Update: An excellent article by Simon Barrow, 'A Multifaith Muddle' in The Guardian

Friday, February 01, 2008

Pagans and Christians

Lately there have been a number of posts on the Pagan blogosphere about the relationship between Christianity and Paganism. Is it possible to be a ChristoPagan? Can a Pagan espouse "Christian" values? This has also attracted comment from my Orthodox friend, Methodius.

As results from the Belief-O-Matic indicate, there is considerable overlap between the beliefs of religious liberals from many different traditions. Some values, beliefs and practices are expressed in various ways in all the traditions - though they may receive varying emphasis from the different traditions. After all, we all occupy the same planet, have similar hopes and fears, and experience similar joys and sorrows.

The differences within Christianity are almost as great as the differences between Christianity and Paganism. It's a large set of traditions, and even the meaning of some key concepts, like salvation, is disputed. The Orthodox see salvation as a process which can continue beyond death; some of them believe in apokatastasis, the eventual reconciliation of everyone with God (even though this doctrine was declared anathema in the 4th century). The goal of Orthodoxy is theosis - the process of becoming divine. Contrast this with the judgmental doctrine of Calvinism, in which only the predestined elect are saved, and you can imagine the effect this might have on the rest of their doctrines. Also the Orthodox do not believe that human nature is totally corrupted.

The Unitarians are a fascinating case. They began as people who didn't believe in the Trinity (in other words, Arians), but soon expanded to include deists, humanists, universalists, the early druid revival (Iolo Morgannwg was a Unitarian), and the modern Unitarian movement still contains all these groups, including a vibrant Earth Spirit Network and many atheists who value spirituality. Their values are broadly similar to Pagan values - they celebrate Nature as full of the divine presence, they believe that human nature is ultimately good, that transformation will happen in this world; they are non-creedal; and they have mostly embraced a pantheist or monist view of the divine. Whether Unitarians count as Christians depends on what you mean by "Christian".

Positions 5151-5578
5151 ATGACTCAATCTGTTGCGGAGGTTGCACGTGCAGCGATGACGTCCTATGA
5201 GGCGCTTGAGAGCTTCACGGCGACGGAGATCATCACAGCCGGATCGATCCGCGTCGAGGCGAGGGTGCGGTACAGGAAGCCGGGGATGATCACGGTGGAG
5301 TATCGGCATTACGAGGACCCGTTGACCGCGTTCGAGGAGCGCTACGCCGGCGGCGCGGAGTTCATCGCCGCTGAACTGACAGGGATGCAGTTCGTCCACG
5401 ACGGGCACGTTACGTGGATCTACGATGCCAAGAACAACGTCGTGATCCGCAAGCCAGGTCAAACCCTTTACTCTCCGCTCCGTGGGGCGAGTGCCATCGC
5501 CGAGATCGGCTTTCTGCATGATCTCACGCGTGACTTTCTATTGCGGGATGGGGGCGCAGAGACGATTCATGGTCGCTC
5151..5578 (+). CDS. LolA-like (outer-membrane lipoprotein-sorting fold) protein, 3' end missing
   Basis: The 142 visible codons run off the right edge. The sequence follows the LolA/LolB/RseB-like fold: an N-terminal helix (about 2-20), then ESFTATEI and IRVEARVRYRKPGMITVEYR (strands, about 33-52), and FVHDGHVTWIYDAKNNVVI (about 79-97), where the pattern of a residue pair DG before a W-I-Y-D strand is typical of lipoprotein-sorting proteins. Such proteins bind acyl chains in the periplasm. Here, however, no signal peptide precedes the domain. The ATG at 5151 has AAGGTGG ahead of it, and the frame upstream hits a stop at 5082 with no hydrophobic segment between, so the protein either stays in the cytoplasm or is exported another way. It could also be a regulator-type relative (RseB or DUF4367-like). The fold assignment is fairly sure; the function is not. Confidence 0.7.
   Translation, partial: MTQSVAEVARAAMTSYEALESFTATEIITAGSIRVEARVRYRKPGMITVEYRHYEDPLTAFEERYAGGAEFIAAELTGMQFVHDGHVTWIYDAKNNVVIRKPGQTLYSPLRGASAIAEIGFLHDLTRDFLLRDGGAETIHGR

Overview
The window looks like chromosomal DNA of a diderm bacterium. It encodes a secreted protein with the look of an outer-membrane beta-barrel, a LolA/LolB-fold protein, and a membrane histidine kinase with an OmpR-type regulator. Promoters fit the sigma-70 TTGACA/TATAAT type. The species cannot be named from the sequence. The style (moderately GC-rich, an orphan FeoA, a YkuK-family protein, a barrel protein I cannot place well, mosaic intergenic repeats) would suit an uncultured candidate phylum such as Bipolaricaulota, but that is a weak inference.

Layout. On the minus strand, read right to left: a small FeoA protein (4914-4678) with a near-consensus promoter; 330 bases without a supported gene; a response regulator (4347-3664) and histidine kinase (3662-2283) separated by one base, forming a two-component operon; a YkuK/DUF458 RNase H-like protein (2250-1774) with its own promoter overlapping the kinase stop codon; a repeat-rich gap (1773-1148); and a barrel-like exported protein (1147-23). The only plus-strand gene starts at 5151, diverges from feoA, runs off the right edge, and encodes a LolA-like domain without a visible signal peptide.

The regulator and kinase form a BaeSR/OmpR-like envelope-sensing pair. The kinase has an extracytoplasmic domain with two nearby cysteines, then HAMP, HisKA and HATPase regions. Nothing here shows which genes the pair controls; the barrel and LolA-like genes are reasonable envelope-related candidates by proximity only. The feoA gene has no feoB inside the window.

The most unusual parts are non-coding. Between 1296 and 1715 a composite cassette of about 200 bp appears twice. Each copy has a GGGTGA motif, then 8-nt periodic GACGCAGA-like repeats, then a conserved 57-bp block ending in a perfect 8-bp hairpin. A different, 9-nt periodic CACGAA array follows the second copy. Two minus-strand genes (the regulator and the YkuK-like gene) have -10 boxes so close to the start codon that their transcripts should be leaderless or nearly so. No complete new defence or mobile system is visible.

The other question is, would Jesus recognise Christianity as being what he intended to found? It has been suggested that he wanted to infuse a bit of Goddess spirituality into Judaism, and didn't intend to found a new religion at all. Certainly he seems to have had a very positive attitude towards women (Mary Magdalene, for example) and nature ("The Kingdom of heaven is all around you, but you do not see it"; "Consider the lilies of the field; they toil not...")

Many of the concepts in Christianity come from classical pagan Greek philosophy (Platonic forms, for instance) or the mystery cults of late antiquity (the concept of a saviour; the virgin birth; even sin).

Where Pagans disagree vehemently with Christians is on three main headings:
  • the notion of exclusivism - the idea that only Christianity is true;
  • the notion that this world is not really important because the Divine reality is better, and anyway it'll all be swept away at the Rapture;
  • the idea that sex is not holy.
Of course, many Christians would agree that these ideas are wrong - the idea that the world is entirely corrupt was the main source of dispute between the Orthodox and the Gnostics (the Orthodox held that physical reality is good, because it was created by God and still retains his goodness, his energies; the Gnostics said it was entirely fallen and was created by the demiurge to separate us from the Divine).

The view of most Unitarians is that values are more important than beliefs. So let's celebrate where we share values, and leave the beliefs up to individuals. I personally do not want Paganism to become a creedal religion, where you have to believe in a particular concept of the Divine (either polytheism, monism, pantheism, animism, duotheism, or monotheism), or you have to follow a particular pattern in your spiritual life (such as devotion to a specific deity). I am much more interested in shared values, which is why I am prepared to make common cause with anyone - Christian, Unitarian, Jew, Buddhist, atheist, humanist or anyone else who espouses the values of freedom (in the original sense, not the neo-conservative version), diversity, tolerance, and reason. They who are not against us are with us, as a certain rabbi once said...

So, is it possible to be a Christo-Pagan? Depends what you mean by Christian and Pagan. (If you are a Christo-Pagan, your best bet is to hang out with the Unitarians or the Liberal Quakers - they won't mind.)

Can Pagans embrace "Christian" values? It depends if the values are really Christian, or whether they are actually universal values. Of course we should read things from a Christian context with our critical faculties engaged - but we should read stuff from any context with our critical faculties engaged. With any text, one needs to ask where the ideas come from, what their connotations are, and so on.